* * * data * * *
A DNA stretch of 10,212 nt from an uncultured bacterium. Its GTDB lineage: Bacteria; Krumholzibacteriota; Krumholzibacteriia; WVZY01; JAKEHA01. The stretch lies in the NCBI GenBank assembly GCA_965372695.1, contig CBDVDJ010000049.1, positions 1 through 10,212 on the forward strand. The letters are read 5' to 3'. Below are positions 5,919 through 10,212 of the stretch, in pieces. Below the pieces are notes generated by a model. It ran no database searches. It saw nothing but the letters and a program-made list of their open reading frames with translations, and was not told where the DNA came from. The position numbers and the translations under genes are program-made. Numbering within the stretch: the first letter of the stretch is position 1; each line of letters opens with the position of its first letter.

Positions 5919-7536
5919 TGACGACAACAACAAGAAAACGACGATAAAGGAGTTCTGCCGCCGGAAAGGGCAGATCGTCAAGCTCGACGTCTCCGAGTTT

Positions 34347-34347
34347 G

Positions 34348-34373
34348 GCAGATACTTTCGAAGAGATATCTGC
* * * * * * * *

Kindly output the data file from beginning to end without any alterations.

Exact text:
A DNA stretch of 10,212 nt from an uncultured bacterium. Its GTDB lineage: Bacteria; Krumholzibacteriota; Krumholzibacteriia; WVZY01; JAKEHA01. The stretch lies in the NCBI GenBank assembly GCA_965372695.1, contig CBDVDJ010000049.1, positions 1 through 10,212 on the forward strand. The letters are read 5' to 3'. Below are positions 5,919 through 10,212 of the stretch, in pieces. Below the pieces are notes generated by a model. It ran no database searches. It saw nothing but the letters and a program-made list of their open reading frames with translations, and was not told where the DNA came from. The position numbers and the translations under genes are program-made. Numbering within the stretch: the first letter of the stretch is position 1; each line of letters opens with the position of its first letter.

Positions 5919-7536
5919 TGACGACAACAACAAGAAAACGACGATAAAGGAGTTCTGCCGCCGGAAAGGGCAGATCGTCAAGCTCGACGTCTCCGAGTTT

Positions 34347-34347
34347 G

Positions 34348-34373
34348 GCAGATACTTTCGAAGAGATATCTGC